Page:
Lapid’s statement followed pressure from American Jewish groups, both religious and not, to take action against haredi influence in Israeli prayer spaces. Two separate letters, one from the heads of the Reform and Conservative movements and another from the heads of some of the United States’ most prominent pro-Israel Jewish groups, had called for the prime minister to respond to the harassment.

Yair Lapid, then Israel's foreign minister, speaks at the U.S. Capitol in Washington, D.C. (Photo/JTA-Anna Moneymaker-Getty Images)
Yair Lapid, then Israel’s foreign minister, speaks at the U.S. Capitol in Washington, D.C. (Photo/JTA-Anna Moneymaker-Getty Images)

“Mr. Prime Minister, we turn to you because this situation cannot go on,” Union for Reform Judaism head Rabbi Rick Jacobs and United Synagogue of Conservative Judaism head Rabbi Jacob Blumenthal wrote in their letter to Lapid. “We represent millions of Jews who cannot tolerate such behavior, who are tired of being treated as second-class citizens at the Wall.”

Jacobs and Blumenthal called on Lapid to implement the so-called “Western Wall compromise”: a plan that would expand and make permanent the Kotel’s egalitarian prayer section, known as Ezrat Yisrael.

The agreement has languished in the Knesset for years, because it is staunchly opposed by the country’s religious right. A planned implementation earlier this year was put on hold after threats of violence. Lapid supports the plan, but his influence as a caretaker prime minister is limited until Israel holds new elections this fall (the country’s fragile ruling coalition recently dissolved, in part prompted by a different religious disagreement).

The other letter — from the Jewish Federations of North America, the World Zionist Organization, the Jewish Agency and Israel fundraising network Keren Hayesod — also called on Lapid to condemn the harassment at the Kotel.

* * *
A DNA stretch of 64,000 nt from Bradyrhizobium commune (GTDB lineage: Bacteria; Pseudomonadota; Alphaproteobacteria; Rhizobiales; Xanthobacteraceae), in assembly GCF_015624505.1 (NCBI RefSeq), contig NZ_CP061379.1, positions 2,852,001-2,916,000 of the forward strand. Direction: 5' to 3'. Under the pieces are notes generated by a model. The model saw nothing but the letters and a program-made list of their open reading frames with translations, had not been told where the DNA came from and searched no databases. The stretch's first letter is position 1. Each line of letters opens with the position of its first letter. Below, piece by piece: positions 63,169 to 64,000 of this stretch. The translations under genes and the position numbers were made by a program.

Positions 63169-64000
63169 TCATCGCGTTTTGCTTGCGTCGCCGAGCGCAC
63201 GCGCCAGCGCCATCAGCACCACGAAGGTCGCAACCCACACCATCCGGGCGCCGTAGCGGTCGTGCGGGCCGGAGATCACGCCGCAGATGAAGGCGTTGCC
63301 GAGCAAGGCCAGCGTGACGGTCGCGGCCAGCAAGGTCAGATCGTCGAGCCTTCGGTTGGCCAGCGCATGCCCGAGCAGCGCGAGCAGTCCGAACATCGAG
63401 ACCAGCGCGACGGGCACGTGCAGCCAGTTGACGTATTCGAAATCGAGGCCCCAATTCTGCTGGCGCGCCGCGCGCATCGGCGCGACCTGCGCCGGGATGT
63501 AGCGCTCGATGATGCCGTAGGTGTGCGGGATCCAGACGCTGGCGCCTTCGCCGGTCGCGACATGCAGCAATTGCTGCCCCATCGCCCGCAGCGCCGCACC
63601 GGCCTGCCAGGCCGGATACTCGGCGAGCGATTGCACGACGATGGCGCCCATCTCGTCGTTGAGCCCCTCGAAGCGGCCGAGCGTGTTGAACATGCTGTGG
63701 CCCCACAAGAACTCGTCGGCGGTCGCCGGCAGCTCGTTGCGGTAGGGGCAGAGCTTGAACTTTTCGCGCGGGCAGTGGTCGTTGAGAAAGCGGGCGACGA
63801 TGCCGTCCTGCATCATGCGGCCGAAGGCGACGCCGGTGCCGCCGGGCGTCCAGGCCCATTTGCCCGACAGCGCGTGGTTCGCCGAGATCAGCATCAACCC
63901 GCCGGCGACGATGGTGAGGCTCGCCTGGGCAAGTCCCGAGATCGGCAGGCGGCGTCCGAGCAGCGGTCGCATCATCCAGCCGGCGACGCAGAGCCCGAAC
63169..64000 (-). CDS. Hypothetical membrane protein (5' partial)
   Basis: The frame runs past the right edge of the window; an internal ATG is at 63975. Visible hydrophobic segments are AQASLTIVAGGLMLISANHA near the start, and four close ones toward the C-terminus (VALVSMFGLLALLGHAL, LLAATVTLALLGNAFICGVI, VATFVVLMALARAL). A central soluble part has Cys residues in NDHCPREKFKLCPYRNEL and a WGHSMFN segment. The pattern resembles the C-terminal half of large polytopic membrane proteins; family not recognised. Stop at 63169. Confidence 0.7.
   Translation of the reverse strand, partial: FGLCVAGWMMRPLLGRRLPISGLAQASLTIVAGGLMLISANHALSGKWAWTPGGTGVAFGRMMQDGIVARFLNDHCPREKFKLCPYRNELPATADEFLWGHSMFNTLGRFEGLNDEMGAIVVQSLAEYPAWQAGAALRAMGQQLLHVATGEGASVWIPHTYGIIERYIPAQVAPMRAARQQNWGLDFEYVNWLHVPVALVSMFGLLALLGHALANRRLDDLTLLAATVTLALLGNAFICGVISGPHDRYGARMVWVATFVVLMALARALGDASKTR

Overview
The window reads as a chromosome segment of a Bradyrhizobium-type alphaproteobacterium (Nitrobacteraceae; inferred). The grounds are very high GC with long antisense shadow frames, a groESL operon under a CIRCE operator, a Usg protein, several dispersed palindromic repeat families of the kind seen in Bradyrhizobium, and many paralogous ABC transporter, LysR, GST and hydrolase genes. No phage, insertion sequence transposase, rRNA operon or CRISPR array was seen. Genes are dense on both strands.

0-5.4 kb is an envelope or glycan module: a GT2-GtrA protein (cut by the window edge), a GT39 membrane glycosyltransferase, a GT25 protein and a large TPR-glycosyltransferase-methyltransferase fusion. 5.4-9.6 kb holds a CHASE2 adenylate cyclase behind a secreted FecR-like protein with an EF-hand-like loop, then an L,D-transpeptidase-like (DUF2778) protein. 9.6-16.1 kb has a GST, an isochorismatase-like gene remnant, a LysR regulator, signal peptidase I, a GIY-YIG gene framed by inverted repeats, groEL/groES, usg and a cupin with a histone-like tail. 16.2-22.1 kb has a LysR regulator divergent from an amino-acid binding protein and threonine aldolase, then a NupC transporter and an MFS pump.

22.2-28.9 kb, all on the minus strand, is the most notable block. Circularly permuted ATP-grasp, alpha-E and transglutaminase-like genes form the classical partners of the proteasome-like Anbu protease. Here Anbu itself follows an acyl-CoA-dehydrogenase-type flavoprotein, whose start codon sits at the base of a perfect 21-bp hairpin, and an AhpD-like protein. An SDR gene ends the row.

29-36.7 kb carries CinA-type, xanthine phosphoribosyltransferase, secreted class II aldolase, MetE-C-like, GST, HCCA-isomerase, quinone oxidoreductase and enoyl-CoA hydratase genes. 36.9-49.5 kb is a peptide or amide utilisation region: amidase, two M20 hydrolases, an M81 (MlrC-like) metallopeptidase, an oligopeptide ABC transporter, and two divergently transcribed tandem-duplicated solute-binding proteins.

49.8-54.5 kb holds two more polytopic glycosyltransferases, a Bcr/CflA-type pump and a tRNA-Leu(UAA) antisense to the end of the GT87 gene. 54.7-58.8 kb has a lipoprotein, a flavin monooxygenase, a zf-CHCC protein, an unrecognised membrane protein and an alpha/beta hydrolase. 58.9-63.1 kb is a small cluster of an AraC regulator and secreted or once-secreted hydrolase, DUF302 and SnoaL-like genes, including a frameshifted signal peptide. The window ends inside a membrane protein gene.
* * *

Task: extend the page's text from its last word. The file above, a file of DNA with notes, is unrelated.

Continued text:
“This is about the basic ‘derech eretz’ [consideration for others] of Israelis welcoming Jews from around the world who come to celebrate their most cherished smachot [celebrations] in the Jewish State, follow all the established rules for such an event, engage in no provocation, demonstrate nothing but ‘ahavat Yisrael’ [love of Israel], and are nevertheless subjected to conduct that should embarrass every Jew of every level or style of Jewish practice,” the letter said.

The organizations’ letter did not make specific policy demands. It stressed that the latest incident was “not about the Kotel agreement,” and did not call on Lapid to advance the plan — only to more strongly enforce a prohibition on violence at the space. (Israeli police are seen in the video holding the parties back from each other but otherwise not acting.)

But it did suggest that, on the eve of U.S. President Joe Biden’s first scheduled trip to Israel, the stakes of preventing another episode like the one that interrupted an American boy’s bar mitzvah last week are high.

“No effort to unite or strengthen the ties between Israel and the Jews of the Diaspora,” the letter said, “can be remotely successful while such behavior is allowed to continue.”

This article was distributed by JTA.

Andrew Lapin

Andrew Lapin is the Managing Editor for Local News at the Jewish Telegraphic Agency.


Content distributed by the Jewish Telegraphic Agency news service.